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Monday - Friday:
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Other times by appointment

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The Special Collections is located on the east side of the Library at the front of the 3rd floor.

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Patricia W. & J. Douglas Perry Library
Norfolk, Virginia 23529-0256
telephone (757) 683-4483
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The Papers of Captain Samuel J. Major

Scope and Contents - Access - Container List

Historical Sketch

The Union Army during the Civil War was essentially a volunteer army. To become an Officer of Volunteers, one only needed to raise a company. Often prominent and wealthy citizens used their money and influence to sign up a hundred men or so to make up their company. At the beginning of the war, this was fairly easy to do, as the enthusiasm for fighting for the Union was high.

The Union Army of the Potomac was itself a largely volunteer army. In August of 1861 the Union Army of the Potomac formed by merging commands in Washington, Northern Virginia, and the Shenandoah. In Virginia, the primary battles took place between the Union Army of the Potomac and the Confederate Army of the Potomac (later renamed the Army of Northern Virginia in 1862). The two forces fought at the battles of Antietam, Chancellorsville, Fredericksburg, Seven Days, The Wilderness, Bull Run, and Gettysburg. The Union Army of the Potomac was led during these times by such generals, as George McClellan, Ambrose Burnside, and George G. Meade.

Born in 1815, William Henry French was a veteran of the Mexican wars. He was appointed a Major General during the Civil War in November 1862. He commanded troops at Antietam, Fredericksburg, Chancellorsville, Manassas Gap, Auburn, Kelly's Ford, Brandy Station, and in the Mine Run operation. Meade considered French personally responsible for the failure at Mine Run. When the Army of the Potomac reorganized that winter, French was displaced and saw no further field service. He continued in the regular army until 1880 when he retired as Colonel 4th Artillery. He died in 1881.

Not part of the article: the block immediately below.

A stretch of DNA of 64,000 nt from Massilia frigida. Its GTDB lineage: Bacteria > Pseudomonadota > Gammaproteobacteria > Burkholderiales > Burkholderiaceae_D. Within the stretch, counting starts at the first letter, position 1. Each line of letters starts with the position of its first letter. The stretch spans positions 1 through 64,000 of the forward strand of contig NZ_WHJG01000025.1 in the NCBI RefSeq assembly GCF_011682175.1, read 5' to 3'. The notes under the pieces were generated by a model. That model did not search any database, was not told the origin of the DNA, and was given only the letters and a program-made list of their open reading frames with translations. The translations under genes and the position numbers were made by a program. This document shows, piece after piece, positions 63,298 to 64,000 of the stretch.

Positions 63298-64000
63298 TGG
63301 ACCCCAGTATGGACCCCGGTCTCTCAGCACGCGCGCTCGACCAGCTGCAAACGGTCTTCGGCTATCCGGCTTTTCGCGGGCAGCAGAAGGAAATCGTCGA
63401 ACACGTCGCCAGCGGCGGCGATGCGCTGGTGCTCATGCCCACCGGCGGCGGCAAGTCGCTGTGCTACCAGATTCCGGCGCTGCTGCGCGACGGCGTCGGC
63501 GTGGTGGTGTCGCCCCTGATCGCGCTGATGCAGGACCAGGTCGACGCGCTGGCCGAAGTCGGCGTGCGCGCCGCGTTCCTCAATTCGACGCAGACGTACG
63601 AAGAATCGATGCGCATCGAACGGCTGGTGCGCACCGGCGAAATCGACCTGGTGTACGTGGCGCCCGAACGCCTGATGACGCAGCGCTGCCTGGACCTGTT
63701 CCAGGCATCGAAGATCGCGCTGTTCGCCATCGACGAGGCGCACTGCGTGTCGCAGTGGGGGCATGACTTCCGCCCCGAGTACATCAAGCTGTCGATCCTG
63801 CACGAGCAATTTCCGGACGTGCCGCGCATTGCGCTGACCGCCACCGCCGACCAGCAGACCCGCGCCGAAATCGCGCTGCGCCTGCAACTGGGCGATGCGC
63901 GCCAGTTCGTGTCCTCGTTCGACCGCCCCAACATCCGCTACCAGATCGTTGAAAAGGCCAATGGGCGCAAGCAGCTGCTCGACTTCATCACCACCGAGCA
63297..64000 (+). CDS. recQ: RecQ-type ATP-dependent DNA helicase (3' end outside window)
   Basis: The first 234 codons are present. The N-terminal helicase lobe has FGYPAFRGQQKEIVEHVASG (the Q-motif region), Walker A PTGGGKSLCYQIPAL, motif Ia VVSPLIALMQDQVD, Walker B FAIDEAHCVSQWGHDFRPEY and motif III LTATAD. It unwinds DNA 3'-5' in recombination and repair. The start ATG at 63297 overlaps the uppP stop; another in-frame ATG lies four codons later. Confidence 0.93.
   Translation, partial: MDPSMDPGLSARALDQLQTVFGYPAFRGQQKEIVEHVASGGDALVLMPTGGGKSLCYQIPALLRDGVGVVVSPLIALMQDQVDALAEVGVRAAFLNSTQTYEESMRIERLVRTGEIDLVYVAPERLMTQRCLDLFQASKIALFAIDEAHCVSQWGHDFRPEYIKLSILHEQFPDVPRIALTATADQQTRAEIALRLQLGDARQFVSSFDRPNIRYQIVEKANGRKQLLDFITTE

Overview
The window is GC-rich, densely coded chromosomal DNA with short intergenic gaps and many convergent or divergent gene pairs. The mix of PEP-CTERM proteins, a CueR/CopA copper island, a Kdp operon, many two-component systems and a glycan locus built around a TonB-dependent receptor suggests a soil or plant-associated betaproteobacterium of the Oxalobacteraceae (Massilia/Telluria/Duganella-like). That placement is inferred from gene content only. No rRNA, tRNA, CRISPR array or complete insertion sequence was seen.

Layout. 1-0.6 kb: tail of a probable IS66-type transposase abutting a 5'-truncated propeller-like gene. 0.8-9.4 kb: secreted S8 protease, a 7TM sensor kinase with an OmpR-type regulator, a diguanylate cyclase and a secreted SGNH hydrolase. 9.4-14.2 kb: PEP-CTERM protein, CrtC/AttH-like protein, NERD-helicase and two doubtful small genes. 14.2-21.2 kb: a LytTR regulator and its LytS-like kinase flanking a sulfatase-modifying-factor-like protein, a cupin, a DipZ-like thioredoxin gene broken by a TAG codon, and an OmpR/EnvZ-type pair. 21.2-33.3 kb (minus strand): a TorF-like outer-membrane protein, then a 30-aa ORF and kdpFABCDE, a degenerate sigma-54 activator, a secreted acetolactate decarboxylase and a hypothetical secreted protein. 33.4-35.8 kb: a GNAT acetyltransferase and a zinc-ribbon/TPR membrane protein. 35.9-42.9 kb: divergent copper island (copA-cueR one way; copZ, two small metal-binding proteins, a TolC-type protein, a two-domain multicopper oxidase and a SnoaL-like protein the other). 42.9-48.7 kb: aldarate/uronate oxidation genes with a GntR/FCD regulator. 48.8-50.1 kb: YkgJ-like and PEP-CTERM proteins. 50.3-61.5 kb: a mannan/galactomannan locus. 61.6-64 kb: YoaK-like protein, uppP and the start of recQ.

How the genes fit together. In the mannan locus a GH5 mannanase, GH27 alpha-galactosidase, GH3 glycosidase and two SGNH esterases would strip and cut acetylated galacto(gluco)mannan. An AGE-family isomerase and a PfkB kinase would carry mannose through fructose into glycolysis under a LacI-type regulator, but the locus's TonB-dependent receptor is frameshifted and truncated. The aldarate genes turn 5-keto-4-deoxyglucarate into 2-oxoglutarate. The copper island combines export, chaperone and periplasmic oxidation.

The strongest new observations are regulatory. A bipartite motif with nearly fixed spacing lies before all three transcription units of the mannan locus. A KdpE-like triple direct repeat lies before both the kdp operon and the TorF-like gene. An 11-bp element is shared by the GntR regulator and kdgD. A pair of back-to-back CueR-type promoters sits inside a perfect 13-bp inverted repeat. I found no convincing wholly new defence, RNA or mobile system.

Scope and Contents

The material in this collection is dated from 1861 to 1865, and centers primarily on General William French and the activities of the Union Army of the Potomac in November and December 1863. The material consists mainly of correspondence and orders to the Union Army of the Potomac.

Provenance

Gift of Mary E. Jonitz Major. January 28, 1980. Accession # A80-1.

Access

Open to researchers without restrictions. Questions on literary property rights should be directed to the Special Collections Librarian.

Size

One hollinger documents case.

Container List

Folder 1: Letter of Appointment of B. General William H. French, September 28, 1861.

Folder 2A: Orders and Dispatches During the Operations of the Left Wing Army of the
Potomac Between Nov. 6 and 9, 1863 Cover

Folder 2B: Orders and Dispatches During the Operations of the Left Wing Army of the
Potomac Between Nov. 6 and 9, 1863

Folder 3: Copy of Order Issued by Abraham Lincoln, November 10, 1863

Folder 4: List of Confederate Prisoners, December 3, 1863

Folder 5: General Henry Prince's Operations Report, December 6, 1863

Folder 6: Letter from John W. Horn, Colonel 6 Rgt Maryland to Gen. French,
March 27, 1864

Folder 7: Correspondence: Charles H.T. Collis to General French, July 8, 1864

Folder 8: Correspondence: Charles H.T. Collis to General French, July 9, 1865

Revised: 7/14/08